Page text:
The Burning Men by Will Schindler – review

Published by Hodder & Stoughton

Publication date – 6 February 2020

Source – review copy

When a development in South London catches fire mid-construction, a close-knit team of fire fighters runs in to save a man spotted at the window.

They come out without a body. They quit the service. They plan never to speak to each other again.

Five years later one of them is set alight at his own wedding. Soon after, a second is found, nothing but a smoking corpse. It appears that someone knows what they did that night. What they chose over their duty. And there are still three men left to burn . . .

DI Alex Finn and his new partner DC Mattie Paulsen are an unlikely pairing, but they need to discover who is behind these killings before the next man faces the fire.

A groom is found on fire at his wedding reception. DI Alex Finn, on compassionate leave after the death of his wife, finds himself drawn into the death of the former firefighter, using it as a distraction from his grief. Teamed up with the newly transferred DC Mattie Paulsen, the pair soon find themselves hunting a killer who appears to be untraceable. But then another man is found burnt alive and it turns out he was a former colleague of the first victim. It appears something happened to the men when they worked together and now the past is catching up with them.

Alex Finn has troubles, known from the outset when we see him and his wife discussing life after she has died. He joins the investigation the day after her funeral, desperate for something to make him feel normal. The reader is shown that he is not the old Alex Finn. He himself says he’s working at 80%, something he kicks himself for as the investigation stalls for what he feels are his failures.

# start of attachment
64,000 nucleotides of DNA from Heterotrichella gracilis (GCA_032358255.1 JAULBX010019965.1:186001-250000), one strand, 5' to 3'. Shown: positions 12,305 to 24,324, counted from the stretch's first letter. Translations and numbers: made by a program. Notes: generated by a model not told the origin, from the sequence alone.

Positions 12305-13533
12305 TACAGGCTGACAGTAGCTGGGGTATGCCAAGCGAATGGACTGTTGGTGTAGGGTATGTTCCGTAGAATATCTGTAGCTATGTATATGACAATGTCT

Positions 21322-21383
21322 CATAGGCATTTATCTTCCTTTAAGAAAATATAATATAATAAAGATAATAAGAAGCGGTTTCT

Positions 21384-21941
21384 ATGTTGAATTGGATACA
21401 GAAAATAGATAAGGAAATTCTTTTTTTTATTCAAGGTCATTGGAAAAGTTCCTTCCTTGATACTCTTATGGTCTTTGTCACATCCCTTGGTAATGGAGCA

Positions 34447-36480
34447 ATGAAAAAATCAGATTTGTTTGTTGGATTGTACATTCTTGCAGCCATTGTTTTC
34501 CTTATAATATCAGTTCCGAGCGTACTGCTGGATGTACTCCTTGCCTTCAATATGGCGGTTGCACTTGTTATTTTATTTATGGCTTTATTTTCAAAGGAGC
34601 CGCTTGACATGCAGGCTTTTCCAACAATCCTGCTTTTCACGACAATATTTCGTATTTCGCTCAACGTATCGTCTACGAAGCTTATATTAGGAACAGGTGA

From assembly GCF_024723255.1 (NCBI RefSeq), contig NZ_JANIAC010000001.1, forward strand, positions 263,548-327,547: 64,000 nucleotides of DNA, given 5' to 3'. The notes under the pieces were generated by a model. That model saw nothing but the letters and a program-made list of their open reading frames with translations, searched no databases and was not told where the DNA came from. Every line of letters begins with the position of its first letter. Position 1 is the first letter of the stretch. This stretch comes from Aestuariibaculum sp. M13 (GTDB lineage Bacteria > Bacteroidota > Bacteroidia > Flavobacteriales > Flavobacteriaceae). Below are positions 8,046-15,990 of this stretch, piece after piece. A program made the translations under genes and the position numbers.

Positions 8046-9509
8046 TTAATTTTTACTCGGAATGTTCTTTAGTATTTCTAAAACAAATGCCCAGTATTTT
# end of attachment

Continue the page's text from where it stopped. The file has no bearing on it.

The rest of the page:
Mattie Paulsen has her own issues. The pair clash but Finn sees behind Paulsen’s rather standoffish exterior.  Hints are dropped throughout the novel as to why she is so prickly and almost antagonistic to her new colleagues. I did think that when that reason was revealed it didn’t tally completely. It appeared that she was the way she was despite of that reason, not because of it.

Along with Finn’s boss Skegman, and his colleague DS Jackie Ojo, the stage is set for more ensemble detecting in future books. All four are different characters, each with their own quirks but make for a formidable team.

The mystery itself was interesting. It’s not often a murderer’s method is to set fire to their victims. The scenes, whilst not overly graphic, do conjure less than appealing images. There are various strands that try to lead the reader away from the final denouement. I had guessed the killer before the reveal but that did not spoil my enjoyment of the story.

This was a interesting start to a promising new series. I look forward to reading more by Will Schindler in the future.

6 Comments Add yours

  1. Not sure I can read this – I’m pretty squeamish even though its not overly graphic. It does sound like a promising series!

    Liked by 1 person

    1. janetemson says:

      It is a little graphic, but less so than some books I’ve read. I’m interested to see where the series goes.

      Liked by 1 person

  2. Great review! I’ve got a copy of this in my basket to read too

    Liked by 1 person

    1. janetemson says:

      I hope you like it when you get to it (and thanks :-))


  3. Michelle Stump says:

    Wow great! I am very excited to read this book !
    i will include this in my bucketlist!



    1. janetemson says:

      I hope you enjoy it when you read it 🙂


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